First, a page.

The Land of the Free and the Home of the Brave

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On this day in 1814, Francis Scott Key, a lawyer from the Washington area, penned “The Defence of Fort McHenry,” a poem later set to music which became our national anthem. Key, detained aboard a British ship overnight, witnessed the fort being bombarded by the British during the War of 1812. He spent an anxious night uncertain whether the fort had surrendered or not. When dawn broke, a gentle breeze lifted the flag hanging limp on the main flagpole and revealed the fifteen stars and stripes of the national ensign. Key was inspired by the sight of a lone U.S. flag still flying over Fort McHenry at daybreak Most people have heard this story about how the poem came to be written, but I’m not sure how many know that it has four verses. Set to the tune of a British gentleman’s club theme song of the time, “To Anacreon in Heaven,” may seem ironic may to us, but it was common practice at the time. Even hymn writers used popular melodies (including drinking songs) since the people knew them. The saying, “why should the devil have all the good tunes,” variously attributed to CharlesWesley, Martin Luther, William Booth, John Newton and Isaac Watts, appears to have come from a sermon by a British pastor, Rowland Hill who said in 1844, “The devil should not have all the best tunes.” (He wascalling for improved church music.)

“The Star Spangled Banner” became the official national anthem relatively recently, in 1931. Before that it vied with “My Country ‘Tis of Thee” (using another British tune) and “Hail Columbia,” composed in 1789 by Philip Phile for the inauguration of George Washington. Joseph Hopkinson added lyrics in 1798, and the song was used as an unofficial national anthem until it lost popularity after World War I. It is functions as “walk on music” the Vice-President. Not to be confused with “Columbia, the Gem of the Ocean,” the anthem was performed in the recent John Adams mini-series when it was sung by an actor and the audience in Adams’ presence in the theater scene. It sounds like a national anthem written by George Frederic Handel. A verse and the chorus are:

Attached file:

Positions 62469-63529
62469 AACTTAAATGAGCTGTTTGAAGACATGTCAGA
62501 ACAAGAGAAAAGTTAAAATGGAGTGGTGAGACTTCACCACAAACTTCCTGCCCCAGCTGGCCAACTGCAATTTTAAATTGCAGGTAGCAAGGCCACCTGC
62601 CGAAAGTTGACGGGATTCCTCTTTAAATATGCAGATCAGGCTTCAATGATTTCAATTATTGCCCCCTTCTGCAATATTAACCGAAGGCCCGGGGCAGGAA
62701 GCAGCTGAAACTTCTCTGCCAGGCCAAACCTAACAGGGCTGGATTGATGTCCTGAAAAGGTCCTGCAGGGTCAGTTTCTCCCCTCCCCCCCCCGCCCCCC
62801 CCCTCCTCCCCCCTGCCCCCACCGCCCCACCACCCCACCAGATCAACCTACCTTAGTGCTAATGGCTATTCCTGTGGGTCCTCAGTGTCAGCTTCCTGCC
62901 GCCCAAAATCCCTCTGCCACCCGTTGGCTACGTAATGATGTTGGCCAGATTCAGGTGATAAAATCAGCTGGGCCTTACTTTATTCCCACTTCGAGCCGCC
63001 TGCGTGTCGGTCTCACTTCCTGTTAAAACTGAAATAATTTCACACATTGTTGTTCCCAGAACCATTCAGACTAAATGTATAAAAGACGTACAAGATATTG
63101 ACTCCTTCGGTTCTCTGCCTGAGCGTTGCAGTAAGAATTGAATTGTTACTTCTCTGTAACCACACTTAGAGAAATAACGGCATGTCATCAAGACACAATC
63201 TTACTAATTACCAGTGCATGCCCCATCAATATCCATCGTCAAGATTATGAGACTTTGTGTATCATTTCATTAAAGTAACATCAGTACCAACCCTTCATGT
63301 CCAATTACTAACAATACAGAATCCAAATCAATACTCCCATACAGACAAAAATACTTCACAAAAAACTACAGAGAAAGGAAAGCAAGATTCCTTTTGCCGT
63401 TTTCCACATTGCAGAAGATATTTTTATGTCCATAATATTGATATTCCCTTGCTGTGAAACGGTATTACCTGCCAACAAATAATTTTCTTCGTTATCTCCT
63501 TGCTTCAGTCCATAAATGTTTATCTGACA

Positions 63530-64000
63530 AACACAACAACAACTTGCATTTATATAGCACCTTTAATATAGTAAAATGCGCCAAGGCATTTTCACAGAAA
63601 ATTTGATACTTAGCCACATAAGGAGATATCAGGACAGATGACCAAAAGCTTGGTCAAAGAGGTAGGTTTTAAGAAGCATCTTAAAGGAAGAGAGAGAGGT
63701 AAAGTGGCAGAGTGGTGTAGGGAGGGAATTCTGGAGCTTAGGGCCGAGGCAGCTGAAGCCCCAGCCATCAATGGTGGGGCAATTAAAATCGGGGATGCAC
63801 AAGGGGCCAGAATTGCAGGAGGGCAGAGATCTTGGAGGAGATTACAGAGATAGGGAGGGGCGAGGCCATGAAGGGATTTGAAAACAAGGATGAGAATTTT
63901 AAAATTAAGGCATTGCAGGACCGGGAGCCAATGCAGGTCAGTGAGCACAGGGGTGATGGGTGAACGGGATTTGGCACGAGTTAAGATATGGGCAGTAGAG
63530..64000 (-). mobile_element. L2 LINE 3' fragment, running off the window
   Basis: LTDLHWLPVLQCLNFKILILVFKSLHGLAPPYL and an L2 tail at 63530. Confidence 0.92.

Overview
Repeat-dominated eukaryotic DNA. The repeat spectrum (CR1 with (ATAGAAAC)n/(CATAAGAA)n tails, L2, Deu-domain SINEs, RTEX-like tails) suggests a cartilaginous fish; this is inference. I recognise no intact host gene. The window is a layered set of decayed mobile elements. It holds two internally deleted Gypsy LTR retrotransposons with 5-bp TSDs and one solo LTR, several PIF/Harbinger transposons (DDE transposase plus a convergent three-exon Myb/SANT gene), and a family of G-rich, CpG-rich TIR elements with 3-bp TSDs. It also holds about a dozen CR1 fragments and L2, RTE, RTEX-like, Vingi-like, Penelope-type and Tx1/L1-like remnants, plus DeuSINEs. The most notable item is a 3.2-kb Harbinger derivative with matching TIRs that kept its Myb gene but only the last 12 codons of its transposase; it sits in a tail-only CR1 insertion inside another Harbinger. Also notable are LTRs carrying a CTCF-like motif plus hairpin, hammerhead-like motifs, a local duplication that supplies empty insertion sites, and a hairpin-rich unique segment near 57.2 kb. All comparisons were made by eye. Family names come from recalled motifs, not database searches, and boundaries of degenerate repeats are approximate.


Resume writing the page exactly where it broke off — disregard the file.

Hail Columbia, happy land!
Hail, ye heroes, heav’n-born band,
Who fought and bled in freedom’s cause,
Who fought and bled in freedom’s cause,
And when the storm of war was gone
Enjoy’d the peace your valor won.
Let independence be our boast,
Ever mindful what it cost;
Ever grateful for the prize,
Let its altar reach the skies.

Firm, united let us be,
Rallying round our liberty,
As a band of brothers joined,
Peace and safety we shall find.

A while back “The Star Spangled Banner” had a bad rap as being difficult to sing. Garrison Keillor thinks that this has more to do with the key it’s usually set in (Bb) than the range and advocates pitching it in G. (I can’t sing it that low. It’s just sad.) We really don’t hear much about the difficulty of the song any more and it is sung frequently these days, which is good. It is a stirring and memorable piece.

I think the rarely sung fourth verse of “The Star Spangled Banner” is appropriate here as we think about our country, its freedoms and the sacrifices of so many people over the years and at the present time to insure those freedoms.

O! thus be it ever, when freemen shall stand Between their loved home and the war’s desolation!
Blest with victory and peace, may the heav’n rescued land Praise the Power that hath made and preserved us a nation.
Then conquer we must, when our cause it is just, And this be our motto: ‘In God is our trust.’
And the star-spangled banner in triumph shall wave O’er the land of the free and the home of the brave!


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